Winners of The Laureates of Tomorrow - Nobel Essay Contest announced
Three NYC students from Bronx and Manhattan high schools win trip to Nobel Prize ceremonies in SwedenThree NYC high school juniors from the Bronx and Manhattan were named the winners of the second annual The Laureates of Tomorrow - Nobel Essay Contest at a ceremony held on June 12 at 11 a.m. at the Nobel Monument located inside Theodore Roosevelt Park in Manhattan.
The winners received the grand prize: a free, all-expenses paid trip to Sweden to attend the Nobel Prize ceremonies in December.
Mr. Gena Rozenberg
Bronx High School of Science
Essay title: "Eric A. Cornell and the Bose-Einstein Condensate."
Ms. Natasha Plotkin
Hunter College High School, Manhattan
Essay title: "Richard Ernst and the Transformation of NMR Spectroscopy."
Mr. Avishai Don
SAR High School, The Bronx
Essay title: "Karl Landsteiner: Three Simple Letters that Saved Millions."
The competition, open to all juniors in NYC public, private, and parochial schools, required students to write essays examining the impact on science and society of major scientific achievements by Nobel Prize winners in physics, chemistry or physiology/ medicine. Thirty finalists, from 18 different city schools, had to defend their essays before a panel of outstanding scientists and journalists. The contest is presented by a partnership between the Consulate General of Sweden, New York Academy of Sciences and Nobelprize.org – the official Web site of the Nobel Foundation, working in collaboration with the New York City Department of Education, and The City University of New York. Exclusive to New York City, the contest reflects the fact that New York leads all other cities around the world with more than 100 Nobel Laureates.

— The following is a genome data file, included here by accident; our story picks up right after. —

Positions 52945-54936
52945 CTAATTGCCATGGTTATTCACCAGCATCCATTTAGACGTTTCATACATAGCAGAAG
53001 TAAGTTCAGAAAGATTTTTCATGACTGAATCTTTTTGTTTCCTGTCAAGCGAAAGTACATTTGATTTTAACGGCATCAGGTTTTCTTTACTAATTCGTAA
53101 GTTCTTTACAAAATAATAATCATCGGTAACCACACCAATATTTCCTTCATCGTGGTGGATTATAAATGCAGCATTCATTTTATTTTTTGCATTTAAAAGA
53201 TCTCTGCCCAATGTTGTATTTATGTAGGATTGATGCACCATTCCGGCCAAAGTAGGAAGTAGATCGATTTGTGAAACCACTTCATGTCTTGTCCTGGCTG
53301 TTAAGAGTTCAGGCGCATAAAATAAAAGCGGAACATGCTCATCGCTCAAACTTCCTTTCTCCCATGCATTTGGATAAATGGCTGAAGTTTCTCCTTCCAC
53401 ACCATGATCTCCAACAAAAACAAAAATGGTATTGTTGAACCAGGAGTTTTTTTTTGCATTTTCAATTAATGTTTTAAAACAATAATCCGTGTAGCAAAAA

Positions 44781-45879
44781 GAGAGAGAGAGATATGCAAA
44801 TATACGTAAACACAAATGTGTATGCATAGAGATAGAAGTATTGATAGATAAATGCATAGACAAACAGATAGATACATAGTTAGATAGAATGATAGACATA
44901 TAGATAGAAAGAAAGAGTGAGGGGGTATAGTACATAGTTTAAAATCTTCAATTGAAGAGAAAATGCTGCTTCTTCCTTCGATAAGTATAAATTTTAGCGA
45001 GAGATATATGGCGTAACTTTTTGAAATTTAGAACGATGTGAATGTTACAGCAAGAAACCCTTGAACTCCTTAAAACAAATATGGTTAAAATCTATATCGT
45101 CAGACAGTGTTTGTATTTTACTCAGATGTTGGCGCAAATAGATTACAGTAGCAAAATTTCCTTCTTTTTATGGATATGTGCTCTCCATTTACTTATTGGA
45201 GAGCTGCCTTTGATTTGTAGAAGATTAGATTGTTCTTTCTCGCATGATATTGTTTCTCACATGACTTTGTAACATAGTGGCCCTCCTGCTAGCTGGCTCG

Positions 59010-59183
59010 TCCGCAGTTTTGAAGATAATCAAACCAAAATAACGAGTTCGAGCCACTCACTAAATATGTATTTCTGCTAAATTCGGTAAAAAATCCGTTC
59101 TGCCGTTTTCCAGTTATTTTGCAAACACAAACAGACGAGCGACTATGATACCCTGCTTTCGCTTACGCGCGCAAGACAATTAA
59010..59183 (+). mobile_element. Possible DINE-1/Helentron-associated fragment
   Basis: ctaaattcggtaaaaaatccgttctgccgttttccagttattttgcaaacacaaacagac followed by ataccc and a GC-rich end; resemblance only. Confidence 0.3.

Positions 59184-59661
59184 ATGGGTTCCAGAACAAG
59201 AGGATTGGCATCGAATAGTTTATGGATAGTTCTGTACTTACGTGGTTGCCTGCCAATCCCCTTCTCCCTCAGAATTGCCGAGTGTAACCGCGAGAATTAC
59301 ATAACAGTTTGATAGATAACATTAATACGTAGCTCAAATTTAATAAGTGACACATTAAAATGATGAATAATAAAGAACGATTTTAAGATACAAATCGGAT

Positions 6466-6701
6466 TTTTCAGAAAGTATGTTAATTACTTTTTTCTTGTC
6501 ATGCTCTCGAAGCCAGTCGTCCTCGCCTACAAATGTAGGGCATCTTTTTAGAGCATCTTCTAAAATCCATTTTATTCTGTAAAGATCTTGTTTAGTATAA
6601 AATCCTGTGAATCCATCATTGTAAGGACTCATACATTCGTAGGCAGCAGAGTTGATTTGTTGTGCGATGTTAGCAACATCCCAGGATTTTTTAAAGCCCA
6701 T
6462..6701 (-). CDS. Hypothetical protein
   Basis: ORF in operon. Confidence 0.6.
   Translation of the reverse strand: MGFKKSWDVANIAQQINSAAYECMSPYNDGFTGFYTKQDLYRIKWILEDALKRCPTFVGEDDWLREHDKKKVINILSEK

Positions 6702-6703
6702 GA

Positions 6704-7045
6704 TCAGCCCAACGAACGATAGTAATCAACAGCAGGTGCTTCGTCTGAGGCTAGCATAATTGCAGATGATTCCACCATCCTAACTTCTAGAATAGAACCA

The program included remarks by Professor Richard R. Schrock, Nobel Laureate in Chemistry, and Professor Roy Glauber, a native New Yorker alumnus from Bronx High School of Science. "I first studied physics right here in New York City, at Bronx Science, so it is a special pleasure to be honored here along with the young winners of the Nobel Essay Contest. Their achievement proves that New York continues to be devoted to superior science education and opportunities, and I am delighted to be part of the event announcing this year's 'Laureates of Tomorrow'," said Professor Glauber.
Ambassador Ulf Hjertonsson, Consul General of Sweden in New York commented, "The Nobel Monument inspired the Consulate General of Sweden to propose this contest, as we want to encourage local high school students to envision the possibility of one day having their own names engraved onto the monument. This year is truly special since we have two generations representing Bronx High School of Science: Professor Roy Glauber, class of 1941 and Nobel Laureate 2005, and Gena Rozenberg, future class of 2007 and Laureate of Tomorrow 2006."
For more details regarding The Laureates of Tomorrow – Nobel Essay Contest: www.laureatesoftomorrow.org
For more information about the Nobel Monument: www.nobelmonument.com
For more information, please contact Alyssa Lord, Program Manager, Education, at 212-838-0230 ext 503 or email firstname.lastname@example.org.
Founded in 1817, the New York Academy of Sciences is a nonprofit membership organization dedicated to building communities and advancing science.
Published on PsychCentral.com. All rights reserved.